What happens when we sleep?

“I think what’s most interesting about the sleep issue is it’s always been a mystery: what happens while we’re sleeping,” said Dr. Weinberg.

Dr. Weinberg described, as an example, sleep interrupted by a need to urinate. “But then you put a CPAPTrusted Source on them, and they’re like, ‘Oddly, I didn’t have to go to the bathroom in the middle of the night.’”

“It’s not like the sensation went away,” she pointed out. “Is the sensation because there’s a blood pressure issue, or there’s some sort of flow changes in the kidneys that are activating these patients in a way that we just wouldn’t have known before because we just didn’t have the ability to get that information?”

Dr. Weinberg is ,therefore, enthusiastic about the amount of sleep-related data increasingly being made available to experts, singling out the popularity of Apple Watch’s sleep tracking.

“They’re able to figure out what’s going on when we’re sleeping in a way that we were never, ever, ever able to do before. And because of it, it’s helping us understand the disease process. I think it’s really interesting,” she said.

Finding underlying causes for poor sleep

Dr. Haghayegh described what he thought people should take away from the study. He recommended that people “maintain vigilance in monitoring [b]lood pressure, as our findings clearly demonstrate a substantial association between poor sleep and hypertension.”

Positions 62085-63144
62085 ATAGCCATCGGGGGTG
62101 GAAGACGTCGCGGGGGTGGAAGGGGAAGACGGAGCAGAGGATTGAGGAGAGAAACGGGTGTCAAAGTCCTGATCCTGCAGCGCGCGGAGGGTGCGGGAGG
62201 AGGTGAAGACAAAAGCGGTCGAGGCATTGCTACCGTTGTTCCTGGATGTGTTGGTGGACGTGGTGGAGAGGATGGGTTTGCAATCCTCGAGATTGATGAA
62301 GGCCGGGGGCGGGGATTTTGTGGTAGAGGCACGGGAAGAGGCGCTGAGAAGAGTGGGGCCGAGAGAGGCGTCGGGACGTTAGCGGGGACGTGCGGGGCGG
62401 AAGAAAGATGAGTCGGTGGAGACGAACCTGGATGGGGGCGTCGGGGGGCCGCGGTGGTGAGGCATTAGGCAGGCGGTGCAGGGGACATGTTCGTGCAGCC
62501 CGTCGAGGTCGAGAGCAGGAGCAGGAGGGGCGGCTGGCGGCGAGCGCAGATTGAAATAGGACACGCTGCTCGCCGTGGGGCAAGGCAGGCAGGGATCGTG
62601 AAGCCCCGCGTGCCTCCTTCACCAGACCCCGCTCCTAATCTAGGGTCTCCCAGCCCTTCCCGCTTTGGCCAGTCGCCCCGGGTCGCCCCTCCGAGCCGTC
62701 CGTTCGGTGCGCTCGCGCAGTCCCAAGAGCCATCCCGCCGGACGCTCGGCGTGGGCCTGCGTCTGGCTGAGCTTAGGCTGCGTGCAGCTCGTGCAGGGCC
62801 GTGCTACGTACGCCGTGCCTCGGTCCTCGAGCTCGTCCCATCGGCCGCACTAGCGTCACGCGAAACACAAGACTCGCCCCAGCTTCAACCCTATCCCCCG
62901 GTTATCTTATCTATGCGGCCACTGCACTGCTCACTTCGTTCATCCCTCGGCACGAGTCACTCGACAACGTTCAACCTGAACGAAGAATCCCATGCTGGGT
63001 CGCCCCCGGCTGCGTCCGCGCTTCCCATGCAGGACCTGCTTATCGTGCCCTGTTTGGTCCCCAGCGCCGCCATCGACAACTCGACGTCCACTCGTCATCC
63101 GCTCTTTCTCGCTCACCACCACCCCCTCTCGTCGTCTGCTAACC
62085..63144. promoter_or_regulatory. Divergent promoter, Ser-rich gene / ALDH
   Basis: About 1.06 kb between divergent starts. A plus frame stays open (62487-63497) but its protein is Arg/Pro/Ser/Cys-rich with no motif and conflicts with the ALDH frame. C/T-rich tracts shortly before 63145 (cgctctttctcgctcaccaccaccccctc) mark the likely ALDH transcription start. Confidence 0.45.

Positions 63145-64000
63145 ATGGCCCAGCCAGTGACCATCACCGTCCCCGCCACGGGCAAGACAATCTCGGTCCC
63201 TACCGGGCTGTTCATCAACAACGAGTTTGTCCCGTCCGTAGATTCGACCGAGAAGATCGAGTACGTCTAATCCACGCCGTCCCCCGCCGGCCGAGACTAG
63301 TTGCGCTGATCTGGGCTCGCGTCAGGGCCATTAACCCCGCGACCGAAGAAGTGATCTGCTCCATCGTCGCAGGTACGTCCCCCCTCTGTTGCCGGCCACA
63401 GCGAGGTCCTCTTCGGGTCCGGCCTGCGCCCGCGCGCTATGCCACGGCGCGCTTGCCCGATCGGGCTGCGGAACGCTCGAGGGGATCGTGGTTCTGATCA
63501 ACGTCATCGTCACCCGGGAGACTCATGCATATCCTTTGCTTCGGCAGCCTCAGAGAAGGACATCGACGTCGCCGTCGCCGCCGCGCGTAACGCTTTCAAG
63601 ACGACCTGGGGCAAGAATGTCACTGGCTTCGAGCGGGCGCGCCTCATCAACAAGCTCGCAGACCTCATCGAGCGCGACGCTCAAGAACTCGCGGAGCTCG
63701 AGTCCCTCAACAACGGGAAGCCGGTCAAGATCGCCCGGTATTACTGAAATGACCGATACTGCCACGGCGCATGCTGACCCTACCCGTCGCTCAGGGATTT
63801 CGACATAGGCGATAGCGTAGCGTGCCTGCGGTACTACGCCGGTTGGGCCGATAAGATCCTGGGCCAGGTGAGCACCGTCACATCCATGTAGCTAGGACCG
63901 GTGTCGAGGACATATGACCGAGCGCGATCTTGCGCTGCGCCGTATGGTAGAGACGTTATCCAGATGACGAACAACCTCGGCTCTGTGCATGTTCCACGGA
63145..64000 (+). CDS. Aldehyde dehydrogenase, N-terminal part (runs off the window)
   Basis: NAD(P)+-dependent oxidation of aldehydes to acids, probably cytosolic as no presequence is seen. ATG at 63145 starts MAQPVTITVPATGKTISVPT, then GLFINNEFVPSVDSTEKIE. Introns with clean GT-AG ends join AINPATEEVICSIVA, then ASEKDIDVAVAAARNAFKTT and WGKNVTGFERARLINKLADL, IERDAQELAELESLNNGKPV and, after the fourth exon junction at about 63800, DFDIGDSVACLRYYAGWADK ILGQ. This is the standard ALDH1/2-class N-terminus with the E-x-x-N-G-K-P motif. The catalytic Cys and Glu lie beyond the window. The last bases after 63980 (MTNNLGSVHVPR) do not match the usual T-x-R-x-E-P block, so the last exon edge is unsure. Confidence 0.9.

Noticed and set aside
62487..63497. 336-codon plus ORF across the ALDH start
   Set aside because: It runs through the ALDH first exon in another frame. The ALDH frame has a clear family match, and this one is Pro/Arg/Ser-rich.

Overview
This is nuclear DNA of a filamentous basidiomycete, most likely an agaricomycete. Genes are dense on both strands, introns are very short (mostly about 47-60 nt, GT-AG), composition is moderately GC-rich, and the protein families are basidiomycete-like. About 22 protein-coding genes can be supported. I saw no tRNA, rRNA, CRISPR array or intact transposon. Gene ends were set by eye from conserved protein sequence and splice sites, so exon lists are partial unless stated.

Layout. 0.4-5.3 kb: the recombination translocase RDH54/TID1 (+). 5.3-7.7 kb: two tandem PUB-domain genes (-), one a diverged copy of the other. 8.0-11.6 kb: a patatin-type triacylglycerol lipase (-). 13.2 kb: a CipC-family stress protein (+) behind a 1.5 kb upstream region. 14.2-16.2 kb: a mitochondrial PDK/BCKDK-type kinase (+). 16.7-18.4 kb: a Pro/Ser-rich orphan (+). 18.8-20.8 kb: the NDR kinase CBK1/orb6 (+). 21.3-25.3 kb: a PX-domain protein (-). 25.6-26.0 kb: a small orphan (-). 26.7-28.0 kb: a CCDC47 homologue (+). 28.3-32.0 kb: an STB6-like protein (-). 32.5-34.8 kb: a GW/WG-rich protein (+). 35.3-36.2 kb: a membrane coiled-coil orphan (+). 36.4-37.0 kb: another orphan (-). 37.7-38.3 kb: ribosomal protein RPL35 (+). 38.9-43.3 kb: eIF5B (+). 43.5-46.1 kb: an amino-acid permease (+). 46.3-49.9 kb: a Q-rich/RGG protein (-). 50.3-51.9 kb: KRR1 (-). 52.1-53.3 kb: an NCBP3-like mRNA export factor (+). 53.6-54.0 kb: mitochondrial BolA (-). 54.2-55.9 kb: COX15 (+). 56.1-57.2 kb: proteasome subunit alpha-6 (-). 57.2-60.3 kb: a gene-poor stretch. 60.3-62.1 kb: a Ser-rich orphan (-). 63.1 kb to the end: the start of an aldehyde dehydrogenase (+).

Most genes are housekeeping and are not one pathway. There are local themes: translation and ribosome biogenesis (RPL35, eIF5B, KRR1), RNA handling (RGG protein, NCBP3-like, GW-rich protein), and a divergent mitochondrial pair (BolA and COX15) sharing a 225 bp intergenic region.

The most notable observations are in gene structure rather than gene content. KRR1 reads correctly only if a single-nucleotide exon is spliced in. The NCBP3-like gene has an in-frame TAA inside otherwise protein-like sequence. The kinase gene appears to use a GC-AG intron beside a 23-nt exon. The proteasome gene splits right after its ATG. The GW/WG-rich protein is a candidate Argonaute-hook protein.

“Furthermore, regardless of the hypertension risk, individuals struggling with falling or staying asleep or obtaining sufficient sleep may benefit from exploring the underlying causes. Sleep is intricately linked to various aspects of health, and this study underscores yet another compelling reason to prioritize a restful night’s sleep.”
— Dr. Shahab Haghayegh

“It’s a push for everybody to kind of advocate for themselves. If sleep is not as refreshing as expected or is restless, you actually may say, ‘Maybe I have a sleep disorder. Maybe I should be exploring that further,’ and then your practitioner can take it from there,” added Dr. Weinberg.